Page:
In the latest in a series of applications by pharmaceuticals against parallel importers the summary judgment obtained by Roche against Kent Pharmaceuticals at first instance has been upheld by the Court of Appeal. This finding was made by the Court of Appeal shortly before Christmas, despite Kent’s innovative argument that the CE mark placed on the packaging indicated consent by Roche to their sale in the EU.


18,000 test strips (marked Roche and ACCU-CHECK) which were used for testing glucose levels in the blood, were sold by the Roche company group to an organisation known as PROPA in the Dominican Republic. This transaction was on beneficial terms as PROPAS had agreed that the test strips would be used exclusively for clinical trials amongst vulnerable communities in the Dominican Republic and would not be re-sold. In breach of the agreement, most of the strips made there way to France and were subsequently imported into the UK by Kent. The packaging also bore a CE mark. It was accepted that CE marking “shows that the product in question has been formally approved for sale in the EU under the relevant regulatory and approval regimes”. If a pharmaceutical is to be lawfully sold in the EU it must comply with the relevant regulatory regime and must bear a CE mark.

Article 7.1 of the Trade Marks Directive (89/104/EEC) implemented in the UK by the Trade Marks Directive 1994 states “The trade mark shall not entitle the proprietor to prohibit its use in relation to goods which have been put on the market in the Community under that trade mark by the proprietor or with his consent”

To defeat an application for summary judgment in the UK, the defendant has to show it has a defence that has a realistic prospect of success. Kent’s defence was that the test strips had been put on the market in the Community under the trade marks with Roche’s consent which was “manifested by the affixing of the CE mark by Roche, or its associated company in the United States, on the packaging of the test strips”


The appeal court referred to the ECJ’s guidance in Zino Davidoff v A & G Imports Limited and noted that, although it was conceivable consent may be inferred from circumstances rather than express, a defendant must unequivocally demonstrate that the proprietor had renounced its rights.

Neuberger LJ noted that it may be “possible” to establish, by evidence, that the use of such a mark has a different/wider meaning from that which would be derived “from the reason (whether in law or otherwise)” for which it was affixed. This could result from a general understanding in the relevant market. For example, when interpreting a commercial contract, “an English court is prepared to recognise that a particular expression which may have a different or more limited meaning to an ordinary speaker of English, can nonetheless come to have a different or wider meaning in a particular trade”. It could well be that this English contract law approach may not be permissible when considering Article 7. However, for the purpose of considering whether Kent had a realistic prospect of defending this infringement action, it was fair that one should proceed on the basis that this approach was permissible.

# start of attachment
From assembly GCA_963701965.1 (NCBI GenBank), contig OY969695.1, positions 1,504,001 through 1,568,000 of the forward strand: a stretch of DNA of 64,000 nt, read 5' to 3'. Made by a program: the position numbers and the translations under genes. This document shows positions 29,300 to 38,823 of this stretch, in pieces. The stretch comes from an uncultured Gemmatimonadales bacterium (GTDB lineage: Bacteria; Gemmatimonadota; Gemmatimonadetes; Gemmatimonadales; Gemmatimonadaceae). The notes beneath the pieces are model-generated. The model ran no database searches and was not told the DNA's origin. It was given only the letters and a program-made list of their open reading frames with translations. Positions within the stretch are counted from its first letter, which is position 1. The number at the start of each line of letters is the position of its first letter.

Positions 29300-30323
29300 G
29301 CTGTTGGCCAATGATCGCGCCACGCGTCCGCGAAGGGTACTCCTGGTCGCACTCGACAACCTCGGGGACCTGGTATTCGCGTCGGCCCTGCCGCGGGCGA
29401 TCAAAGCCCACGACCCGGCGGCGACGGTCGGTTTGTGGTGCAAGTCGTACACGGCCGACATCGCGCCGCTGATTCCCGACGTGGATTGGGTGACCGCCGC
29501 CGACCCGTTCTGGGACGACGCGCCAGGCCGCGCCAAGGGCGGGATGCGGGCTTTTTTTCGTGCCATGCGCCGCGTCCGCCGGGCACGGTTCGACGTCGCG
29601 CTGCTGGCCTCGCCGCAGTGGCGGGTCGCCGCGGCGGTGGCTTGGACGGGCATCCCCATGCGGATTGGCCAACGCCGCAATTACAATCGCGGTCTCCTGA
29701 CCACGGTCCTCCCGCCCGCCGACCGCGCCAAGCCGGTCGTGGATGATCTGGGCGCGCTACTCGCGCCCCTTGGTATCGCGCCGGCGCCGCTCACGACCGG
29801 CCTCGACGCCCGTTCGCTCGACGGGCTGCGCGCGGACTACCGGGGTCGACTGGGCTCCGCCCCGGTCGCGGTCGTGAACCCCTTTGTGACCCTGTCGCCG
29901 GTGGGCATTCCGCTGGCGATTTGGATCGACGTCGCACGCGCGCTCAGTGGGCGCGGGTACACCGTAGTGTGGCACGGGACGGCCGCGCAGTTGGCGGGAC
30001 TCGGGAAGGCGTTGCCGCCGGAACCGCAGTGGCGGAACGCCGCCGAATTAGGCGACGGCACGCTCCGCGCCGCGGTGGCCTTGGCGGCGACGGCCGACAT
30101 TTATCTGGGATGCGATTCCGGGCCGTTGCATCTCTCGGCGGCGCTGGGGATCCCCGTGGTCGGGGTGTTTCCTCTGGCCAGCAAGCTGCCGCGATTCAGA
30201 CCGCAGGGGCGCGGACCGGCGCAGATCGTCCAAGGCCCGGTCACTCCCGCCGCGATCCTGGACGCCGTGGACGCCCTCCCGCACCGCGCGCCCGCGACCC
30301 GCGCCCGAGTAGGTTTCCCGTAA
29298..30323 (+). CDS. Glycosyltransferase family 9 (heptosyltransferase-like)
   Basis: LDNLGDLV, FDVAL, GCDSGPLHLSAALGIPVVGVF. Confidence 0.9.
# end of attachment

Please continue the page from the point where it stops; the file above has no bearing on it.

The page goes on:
However, “consent is a two way process; it has to be given by the person consenting and received by the person to whom consent is given” and Kent failed to establish that the CE mark was generally understood amongst trade mark owners to indicate consent to marketing in the EU (rather than being so understood merely by parallel importers). Kent then argued that, even if its evidence to date was thus insufficient, the action should proceed to full trial, as the evidence, so far, showed there was reason to believe it might or would be able to obtain such evidence. This argument was given short shrift by the appeal court on the basis that to allow such an argument to succeed would “undermine much of the purpose of CPR 24” under which summary judgment may be obtained


The clear guidance given by the ECJ in the Zino Davidoff case has encouraged the English court to take a robust approach to summary judgment applications in parallel importing cases, shoring up the English boundaries of “Fortress Europe”. The English system of summary judgment where there is no real defence, enables a claimant to obtain a final determination (subject to appeal) quickly, and at a fraction of the cost of a full trial, as all the evidence is in writing and there is no cross examination. It can therefore be a powerful weapon against illegitimate parallel imports.